To make paying your employees a reality, both you and your workers will need to have some additional things. The first is everyone will need a secure wallet to pay the cryptocurrency in. Making sure the best wallets are chosen is vital because there is no backup to the funds stored in them like there is at a conventional bank. Anyone considering their options should not forget to check out the Luno Bitcoin wallet with exceptional safety and stellar reviews.
The other help you will need as a business is a dedicated team of bookkeepers who know how to track payments in Bitcoin – more on that shortly.
Companies already paying in Bitcoin
There are some firms already making the leap to paying employees in cryptocurrency. Notably, a Japanese firm has started using Bitcoin to pay staff. At the moment, this is rare as most firms find the process difficult due to some legalities and taxation issues.
Another way people have been getting paid in cryptocurrency is through freelancing work via apps. There are many apps on the market that will pay freelance workers to complete projects in exchange for Bitcoin and alike. Earn.com is one of the most established, but many similar apps are available.
Legalities and tax
One of the reasons that some of the most trendy fintech startups are not paying in crypto as of yet is because it is an overly complex procedure. For some, it is just not possible as it is against the law to do so, including in many South American and Asian countries. Even in those that do not make it illegal, the taxation and invoicing practicalities of doing so put them off.
For example, in the USA you can legally pay in crypto, but all forms need to show values in US dollars and sophisticated and specialist accountants and bookkeepers would be required, which adds to business expenses.
Will the rules change?
It is possible that as cryptocurrencies become even more mainstream and accepted – as well as regulations are implemented upon them – the idea of paying in crypto will become not only legal, but more feasible. That day may come, but the wait until it is easy to do may be long.
For now, employees may be better swapping their fiat salaries for crypto with a trusted exchange platform and a reliable wallet.
Image by Icons8_team
December 2, 2019
Knight Frank is the latest established property business to launch a flexible office offering. In partnership with flexible office provider Work.Life announce the launch of new flexible managed workspace solution, Yours. A joint venture between Knight Frank and Work.Life, Yours claims to “partner with landlords to provide a comprehensive offer, incorporating a sales strategy that addresses both flexible and traditional market demand. The platform streamlines the design and delivery of resalable workspaces, and offers a suite of ongoing services and extras to businesses, including access to Work.Life’s network of coworking spaces and amenities.” More →
November 28, 2019
The Surface Design Show, which runs from 11-13 February, has announced its theme for 2020: Close to Home. Held at the Business Design Centre in Islington and celebrating its fifteenth edition, the show’s theme addresses the current climate emergency debate in the context of the surface and materials sector, for both the UK and international markets.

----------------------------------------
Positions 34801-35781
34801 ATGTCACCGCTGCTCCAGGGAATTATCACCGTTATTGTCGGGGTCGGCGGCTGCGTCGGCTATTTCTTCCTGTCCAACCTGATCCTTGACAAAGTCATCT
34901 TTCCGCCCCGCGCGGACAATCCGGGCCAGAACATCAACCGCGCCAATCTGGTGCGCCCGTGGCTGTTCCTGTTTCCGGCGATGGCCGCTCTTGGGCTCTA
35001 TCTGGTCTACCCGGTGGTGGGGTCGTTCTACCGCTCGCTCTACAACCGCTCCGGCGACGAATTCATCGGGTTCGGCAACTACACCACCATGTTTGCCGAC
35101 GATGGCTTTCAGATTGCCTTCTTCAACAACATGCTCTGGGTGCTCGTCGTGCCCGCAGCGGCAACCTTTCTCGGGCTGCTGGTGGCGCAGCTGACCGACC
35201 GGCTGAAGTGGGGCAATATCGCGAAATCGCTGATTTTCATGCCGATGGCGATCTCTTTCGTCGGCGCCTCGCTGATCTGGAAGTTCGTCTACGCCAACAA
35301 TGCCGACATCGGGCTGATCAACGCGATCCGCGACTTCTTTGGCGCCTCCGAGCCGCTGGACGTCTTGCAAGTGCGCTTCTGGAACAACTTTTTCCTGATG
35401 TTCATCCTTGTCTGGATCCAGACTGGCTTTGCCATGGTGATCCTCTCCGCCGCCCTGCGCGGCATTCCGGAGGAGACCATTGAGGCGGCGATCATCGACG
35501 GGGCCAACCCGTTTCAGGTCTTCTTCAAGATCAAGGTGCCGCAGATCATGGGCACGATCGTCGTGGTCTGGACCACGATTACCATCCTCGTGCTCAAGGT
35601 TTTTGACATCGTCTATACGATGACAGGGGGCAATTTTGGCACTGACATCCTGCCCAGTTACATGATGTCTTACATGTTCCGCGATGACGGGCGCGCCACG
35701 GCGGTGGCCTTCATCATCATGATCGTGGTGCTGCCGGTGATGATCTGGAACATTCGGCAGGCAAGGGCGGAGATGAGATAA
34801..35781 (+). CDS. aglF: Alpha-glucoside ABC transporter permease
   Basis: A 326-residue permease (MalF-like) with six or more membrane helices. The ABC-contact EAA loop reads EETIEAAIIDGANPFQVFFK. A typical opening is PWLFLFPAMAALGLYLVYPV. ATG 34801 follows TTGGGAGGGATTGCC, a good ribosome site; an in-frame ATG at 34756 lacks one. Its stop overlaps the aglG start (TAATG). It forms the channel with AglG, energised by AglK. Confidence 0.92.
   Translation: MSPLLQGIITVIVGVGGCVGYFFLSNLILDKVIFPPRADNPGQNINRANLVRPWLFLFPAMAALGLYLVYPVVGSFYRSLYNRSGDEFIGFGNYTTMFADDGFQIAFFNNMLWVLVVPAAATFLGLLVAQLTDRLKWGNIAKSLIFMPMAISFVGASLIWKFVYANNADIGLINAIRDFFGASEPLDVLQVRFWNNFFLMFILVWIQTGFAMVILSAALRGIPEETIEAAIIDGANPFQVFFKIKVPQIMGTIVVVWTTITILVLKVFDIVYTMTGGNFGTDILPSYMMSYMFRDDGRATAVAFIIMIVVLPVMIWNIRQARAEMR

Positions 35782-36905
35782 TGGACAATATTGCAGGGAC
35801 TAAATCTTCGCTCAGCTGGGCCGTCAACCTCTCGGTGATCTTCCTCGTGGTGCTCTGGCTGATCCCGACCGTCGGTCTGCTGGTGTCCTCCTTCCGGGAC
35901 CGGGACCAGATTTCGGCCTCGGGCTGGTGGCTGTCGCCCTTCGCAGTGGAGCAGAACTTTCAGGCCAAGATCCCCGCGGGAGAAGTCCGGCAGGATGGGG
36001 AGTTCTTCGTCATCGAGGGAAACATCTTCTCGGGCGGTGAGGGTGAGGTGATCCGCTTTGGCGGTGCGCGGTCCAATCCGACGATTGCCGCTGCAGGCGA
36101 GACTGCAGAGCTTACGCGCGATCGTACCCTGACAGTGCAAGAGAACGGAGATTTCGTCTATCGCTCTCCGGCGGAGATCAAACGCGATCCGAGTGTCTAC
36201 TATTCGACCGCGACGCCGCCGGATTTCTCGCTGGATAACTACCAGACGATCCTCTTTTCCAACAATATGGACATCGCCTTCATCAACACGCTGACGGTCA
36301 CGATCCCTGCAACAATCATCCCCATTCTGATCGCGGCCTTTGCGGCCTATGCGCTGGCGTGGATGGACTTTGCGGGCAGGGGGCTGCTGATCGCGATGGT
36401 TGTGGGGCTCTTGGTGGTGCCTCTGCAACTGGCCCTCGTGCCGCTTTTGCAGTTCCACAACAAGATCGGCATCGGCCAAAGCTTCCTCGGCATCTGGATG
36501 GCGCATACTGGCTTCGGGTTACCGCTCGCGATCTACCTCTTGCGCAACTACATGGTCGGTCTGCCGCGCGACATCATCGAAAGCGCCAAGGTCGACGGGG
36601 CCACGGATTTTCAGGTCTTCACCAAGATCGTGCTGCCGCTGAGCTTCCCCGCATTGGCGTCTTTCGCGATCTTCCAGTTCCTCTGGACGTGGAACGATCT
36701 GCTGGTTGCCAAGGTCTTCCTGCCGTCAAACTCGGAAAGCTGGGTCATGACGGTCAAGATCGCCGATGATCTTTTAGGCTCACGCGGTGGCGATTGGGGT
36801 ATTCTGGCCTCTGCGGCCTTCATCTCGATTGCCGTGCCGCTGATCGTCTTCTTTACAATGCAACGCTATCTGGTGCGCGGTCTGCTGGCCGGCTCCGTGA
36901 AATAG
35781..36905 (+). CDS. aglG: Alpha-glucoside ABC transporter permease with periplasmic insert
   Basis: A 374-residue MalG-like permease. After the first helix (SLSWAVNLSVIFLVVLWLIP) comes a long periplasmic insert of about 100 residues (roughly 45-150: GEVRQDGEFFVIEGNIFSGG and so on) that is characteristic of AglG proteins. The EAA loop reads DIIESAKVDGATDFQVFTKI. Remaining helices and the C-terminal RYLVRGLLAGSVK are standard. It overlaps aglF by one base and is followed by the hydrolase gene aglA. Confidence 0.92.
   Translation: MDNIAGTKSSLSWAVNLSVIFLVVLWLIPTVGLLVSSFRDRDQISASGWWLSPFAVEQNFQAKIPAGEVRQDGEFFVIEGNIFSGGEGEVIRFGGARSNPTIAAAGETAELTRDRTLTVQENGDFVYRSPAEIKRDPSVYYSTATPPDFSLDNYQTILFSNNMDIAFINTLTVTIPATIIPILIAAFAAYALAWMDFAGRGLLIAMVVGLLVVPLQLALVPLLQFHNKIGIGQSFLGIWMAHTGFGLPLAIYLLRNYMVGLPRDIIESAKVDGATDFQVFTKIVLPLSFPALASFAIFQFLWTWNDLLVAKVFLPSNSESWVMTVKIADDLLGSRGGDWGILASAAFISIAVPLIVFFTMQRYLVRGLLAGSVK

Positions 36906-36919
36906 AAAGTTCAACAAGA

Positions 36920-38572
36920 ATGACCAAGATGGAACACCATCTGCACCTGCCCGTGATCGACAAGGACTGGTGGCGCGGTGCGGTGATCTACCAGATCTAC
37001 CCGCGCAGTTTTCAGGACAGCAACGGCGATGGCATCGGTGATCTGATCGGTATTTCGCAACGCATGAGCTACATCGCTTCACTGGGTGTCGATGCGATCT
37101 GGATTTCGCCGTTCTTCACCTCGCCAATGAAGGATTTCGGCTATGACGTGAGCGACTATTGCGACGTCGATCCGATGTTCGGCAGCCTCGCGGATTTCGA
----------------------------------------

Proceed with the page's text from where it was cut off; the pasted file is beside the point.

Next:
Close to Home will look at a wholly sustainable approach to design. Innovative and thought- provoking products will be highlighted at Surface Spotlight Live, a section of the show curated by trend expert Sally Angharad and forecasters Colour Hive. The theme will look beyond aesthetics and into manufacturers’ impact on the environment, from the processes used in mining or manufacture, through to the carbon footprint sustained during sales and distribution. Designing with a conscience will also be examined, from reusing waste materials to looking at what happens at the end of a product’s life cycle.
There will be a number of home-grown products on display including textiles from the North of England from exhibitors such as New Talent’s The Monkey Puzzle Tree and porcelain in the Midlands from H+E Smith. Several areas worldwide which are renowned for specific materials, will also be represented, from Italian marble to Spanish tiles from Tile of Spain and ceramics from Portugal’s Viúva Lamego. Other issues examined through the theme include why these areas have become market-leaders in their respective material markets, what benefits a project brings to the local area in terms of employment, preserving skills and sustaining the local community, and what challenges there are in continuing to serve the global marketplace.
Further questions to consider include can we ever return to buying locally, with particular reference to the UK post-Brexit, given the fact that we’re so used to being global consumers? Should manufacturers use local designers, as opposed to those based hundreds or even thousands of miles away?
Over the 2½ days, Surface Design Show will host approximately 30 presentations from 50 speakers, including panel discussions and talks centred around this highly topical theme, including Jo Roan, associate strategy director at PriestmanGoode talking sustainability through ‘Get Onboard: Reduce. Reuse. Rethink’ on the Main Stage on from 1:45pm – 2:30pm on Thursday 13 February. Also featured on the Main Stage on Wednesday 12 February is ‘Close to Home: Consciously Creating Spaces from Concept to Completion’ with Nicola Keenan from Boxx Creative ( 3:15pm – 3:45pm) and Hotel
Designs’ editor Hamish Kilburn who highlights the importance of close to home in his presentation entitled ‘Biophilic Materials in Surface Design’ from 12:30pm – 1:00pm on Thursday 13 February.